Kriya meditation?

I’ve recently started seeing a therapist for anxiety/phobias and he has suggested I practice kriya meditation. The suggestion came after I told him I took time every morning to read the bible before I started my day. He suggested these breathing excercises while I mediated on gospel verses, specifically on verses spoken by Jesus. As a catholic, I’m not sure if this is something the church approves of. On,y reason this makes me a little nervous is because he spoke about a higher level of spirituality and how this is true Christianity. Anybody have any insight?? I appreciate all answers!! Thanks :slight_smile:

He probably means Kyrie. It is a prayer meditation I think he is recommending. “Kyrie eleison” means “Lord have mercy.” in Latin. God bless you. I think you should try it.

Quick google search provided this information. Seems a bit loony, and definitely not Christian.

If the website I found has any stock, it’s an ancient meditation practice that Jesus did, but it was revealed more recently by “Lord Krishna”

Vade retro, Satana

As in Yoga?

You can e-mail your question to Sue Brinkmann on Women of Grace’s New Age Blog. There is a link at the top of the blog to use to ask your question. You can also search the blog, but I only found one mention of Kriya and I’m not sure if that is what you are talking about.

You might also be interested in Sounds as though you are not comfortable with your therapist.

May Christ’s peace be with you.

Actually… that’s Greek. And as other posters have pointed out, he did not mean Kyrie at all.

Latin. We sang Kyrie eleison as part if a price named “Three Contemporary Latin” in middle school.

Nope, Greek. It’s Greek written with Latin letters. It’s used at the Latin Mass so it’s possible someone thought it was Latin but I speak Latin and I can assure you it’s Greek.

I’m pretty sure the Greek’s would disagree with you.

It’s only as Latin as “je ne sais quoi” or “au contraire” are English. :wink:

My teacher lied! :eek: Sorry, I was told it was Latin when we sang it, and have only heard it used with Latin, so I tho it it was. I guess this is what I get when I try to show off. :o

Well, at least, now you know:! :stuck_out_tongue:

Thank you all for your responses. He actually wrote down the word kriya and did say “kriya yoga”. But talked about Jesus teaching these method to the disciples. So I’m really confused! :slight_smile:
I guess I just have to do a little more research.

No. Kriya meditation is not the same as “Kyrie”. It’s a hindu spiritual exercise.

Kriya Yoga is a meditation technique. Kriya is sanskrit for ‘to do’.

It is a technique that helps us withdraw the life force from the outer reaches of our consciousness, into the spine and then to the thousand petalled lotus in the crown chakra.

Very powerful.

You could also do Christian meditation, such as in Lectio Divina and Quiet Prayer.

PM me if you want more information about Quiet Prayer.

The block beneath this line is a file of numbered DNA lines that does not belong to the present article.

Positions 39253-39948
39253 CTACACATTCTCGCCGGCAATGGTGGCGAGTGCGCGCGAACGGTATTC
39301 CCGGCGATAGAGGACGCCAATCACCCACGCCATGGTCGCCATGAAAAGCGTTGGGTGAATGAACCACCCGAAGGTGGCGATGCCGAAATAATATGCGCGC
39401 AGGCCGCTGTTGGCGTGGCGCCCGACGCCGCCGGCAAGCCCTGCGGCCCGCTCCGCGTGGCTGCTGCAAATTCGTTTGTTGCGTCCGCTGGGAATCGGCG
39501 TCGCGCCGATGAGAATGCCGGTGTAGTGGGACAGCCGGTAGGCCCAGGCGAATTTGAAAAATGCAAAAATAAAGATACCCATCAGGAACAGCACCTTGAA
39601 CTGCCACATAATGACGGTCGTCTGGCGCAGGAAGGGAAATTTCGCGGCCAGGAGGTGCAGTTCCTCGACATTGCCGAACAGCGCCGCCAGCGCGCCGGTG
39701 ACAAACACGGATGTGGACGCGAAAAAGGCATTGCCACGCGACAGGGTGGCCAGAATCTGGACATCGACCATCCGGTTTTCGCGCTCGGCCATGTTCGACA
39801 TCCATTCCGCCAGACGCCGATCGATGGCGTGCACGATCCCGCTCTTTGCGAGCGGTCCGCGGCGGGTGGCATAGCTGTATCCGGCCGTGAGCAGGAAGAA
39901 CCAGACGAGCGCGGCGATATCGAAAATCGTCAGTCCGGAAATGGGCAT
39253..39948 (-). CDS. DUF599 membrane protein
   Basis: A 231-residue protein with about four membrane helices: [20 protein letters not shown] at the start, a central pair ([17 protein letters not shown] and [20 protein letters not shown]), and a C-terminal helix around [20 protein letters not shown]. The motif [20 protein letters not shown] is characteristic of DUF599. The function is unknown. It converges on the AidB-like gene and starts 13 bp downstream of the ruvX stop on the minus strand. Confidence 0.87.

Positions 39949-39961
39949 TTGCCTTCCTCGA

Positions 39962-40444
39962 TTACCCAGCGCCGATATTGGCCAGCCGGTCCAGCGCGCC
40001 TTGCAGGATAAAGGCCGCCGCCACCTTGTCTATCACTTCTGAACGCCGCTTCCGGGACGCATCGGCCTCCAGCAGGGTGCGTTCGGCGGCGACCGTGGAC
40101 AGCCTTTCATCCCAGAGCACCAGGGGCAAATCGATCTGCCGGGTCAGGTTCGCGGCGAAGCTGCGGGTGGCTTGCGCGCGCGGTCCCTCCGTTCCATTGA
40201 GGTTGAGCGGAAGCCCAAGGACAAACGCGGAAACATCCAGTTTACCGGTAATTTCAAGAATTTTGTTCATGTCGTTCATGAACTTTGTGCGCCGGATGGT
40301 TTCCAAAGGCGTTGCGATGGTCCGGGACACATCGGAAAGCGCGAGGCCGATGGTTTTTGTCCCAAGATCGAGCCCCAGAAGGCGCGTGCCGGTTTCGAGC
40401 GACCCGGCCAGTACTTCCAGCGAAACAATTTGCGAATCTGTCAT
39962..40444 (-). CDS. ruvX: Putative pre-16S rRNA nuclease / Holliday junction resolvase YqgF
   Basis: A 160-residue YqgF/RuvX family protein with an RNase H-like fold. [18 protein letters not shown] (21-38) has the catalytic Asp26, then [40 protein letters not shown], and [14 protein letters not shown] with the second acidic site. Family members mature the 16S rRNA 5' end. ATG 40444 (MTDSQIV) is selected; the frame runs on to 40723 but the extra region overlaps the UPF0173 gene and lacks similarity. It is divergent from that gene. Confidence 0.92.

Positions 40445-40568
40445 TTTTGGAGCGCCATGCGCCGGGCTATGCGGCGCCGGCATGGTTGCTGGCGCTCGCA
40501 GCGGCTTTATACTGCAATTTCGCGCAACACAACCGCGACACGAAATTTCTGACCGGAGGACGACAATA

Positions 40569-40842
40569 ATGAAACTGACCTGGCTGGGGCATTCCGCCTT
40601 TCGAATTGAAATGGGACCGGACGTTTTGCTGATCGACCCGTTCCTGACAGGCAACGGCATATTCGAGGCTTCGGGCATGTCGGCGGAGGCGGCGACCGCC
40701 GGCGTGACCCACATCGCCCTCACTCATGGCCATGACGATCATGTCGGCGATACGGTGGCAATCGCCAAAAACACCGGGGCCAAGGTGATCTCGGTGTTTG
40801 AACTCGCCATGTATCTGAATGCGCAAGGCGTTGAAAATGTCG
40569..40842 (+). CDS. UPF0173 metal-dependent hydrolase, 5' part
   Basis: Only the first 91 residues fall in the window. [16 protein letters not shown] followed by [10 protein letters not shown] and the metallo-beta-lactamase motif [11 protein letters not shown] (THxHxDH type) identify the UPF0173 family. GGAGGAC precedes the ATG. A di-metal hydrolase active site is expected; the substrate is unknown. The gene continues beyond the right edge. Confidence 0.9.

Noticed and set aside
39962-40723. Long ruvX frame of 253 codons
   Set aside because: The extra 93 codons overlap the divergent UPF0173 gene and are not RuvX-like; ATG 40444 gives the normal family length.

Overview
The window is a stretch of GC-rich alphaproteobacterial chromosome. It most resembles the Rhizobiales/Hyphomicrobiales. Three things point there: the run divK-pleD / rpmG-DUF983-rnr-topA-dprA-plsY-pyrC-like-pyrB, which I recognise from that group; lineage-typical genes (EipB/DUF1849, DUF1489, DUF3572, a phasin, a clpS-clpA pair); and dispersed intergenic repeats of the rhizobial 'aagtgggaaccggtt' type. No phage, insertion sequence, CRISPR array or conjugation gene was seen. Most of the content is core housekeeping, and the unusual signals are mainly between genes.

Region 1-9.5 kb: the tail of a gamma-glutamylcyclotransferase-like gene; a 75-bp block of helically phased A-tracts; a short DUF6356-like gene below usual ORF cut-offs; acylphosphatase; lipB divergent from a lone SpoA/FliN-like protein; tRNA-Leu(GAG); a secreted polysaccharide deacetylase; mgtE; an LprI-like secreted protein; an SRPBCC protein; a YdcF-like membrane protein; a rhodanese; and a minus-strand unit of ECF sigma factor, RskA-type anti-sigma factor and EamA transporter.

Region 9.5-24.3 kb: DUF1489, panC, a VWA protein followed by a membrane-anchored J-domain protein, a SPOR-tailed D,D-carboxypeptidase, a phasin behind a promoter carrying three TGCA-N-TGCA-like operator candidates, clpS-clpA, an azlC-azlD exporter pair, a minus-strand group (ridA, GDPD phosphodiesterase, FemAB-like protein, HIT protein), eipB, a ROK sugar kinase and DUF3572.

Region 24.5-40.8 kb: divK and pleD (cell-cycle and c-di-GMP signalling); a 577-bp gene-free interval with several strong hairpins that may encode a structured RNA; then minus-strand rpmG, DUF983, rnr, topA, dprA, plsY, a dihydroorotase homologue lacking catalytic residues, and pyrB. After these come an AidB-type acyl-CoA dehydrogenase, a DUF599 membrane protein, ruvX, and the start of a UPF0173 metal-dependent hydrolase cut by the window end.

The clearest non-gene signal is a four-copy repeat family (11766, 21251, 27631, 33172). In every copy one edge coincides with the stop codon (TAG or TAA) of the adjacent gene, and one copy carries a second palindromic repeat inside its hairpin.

I like your quote at the bottom of your posts - “God can not be grasped except through love.”

When we tune into the love vibration, we can experience some of that bliss the saints and mystics talk about. But it is often a challenge to go through the chattering mind… :slight_smile:

That’s where some of these techniques come in. There are ways to shut off the mind.

In “Quiet Prayer,” we don’t attempt to shut off the mind per se, for it’s not possible anyway, but to slow down the our thought patterns and to eliminate the erroneous thoughts which take us out of our prayer.

Our desire is being in the presence of God dwelling within, not the experience in of itself. For being in God’s presence is enough and the grace received in His presence, is the transforming grace of divine love.


It actually is possible, Jim, to shut off the mind, in the aspect of thinkiing, to varying degrees and depending on one’s trainiing, and ability to go beyond breath, as well as devotion - that’s one of the aims of kriya yoga. Jnana Yoga, as for instance in the path of Ramana Maharshi, is another way to achieve the oneness we all deeply crave.

‘When thine is single, thy whole body shall be full of light’

Union with God is the purpose of yoga, particularly the spiritual forms of yoga such as kriya yoga (raja yoga).

I know this is a Catholic Forum and I do not want to stir the pot in a controversial way - but I just felt it important to add the above. .

Shutting off the mind in the aspect of thinking I believe is misunderstood. The mind is still active, but in the present moment, not giving commentary to thoughts that come into the mind.

In the Christian perspective of meditation, being in the presence of God dwelling with in, resting in His presence, is the focus of intention.

The only experience is God’s presence and His love. Whatever comes out of that, is through love, not through the method or technique of meditation.

The method, opens us up to God’s presence, but in of itself is not the cause.


Agreed, different terms are used here.

However, in Christian meditation, so is the focus of intention, which is Christ centered.


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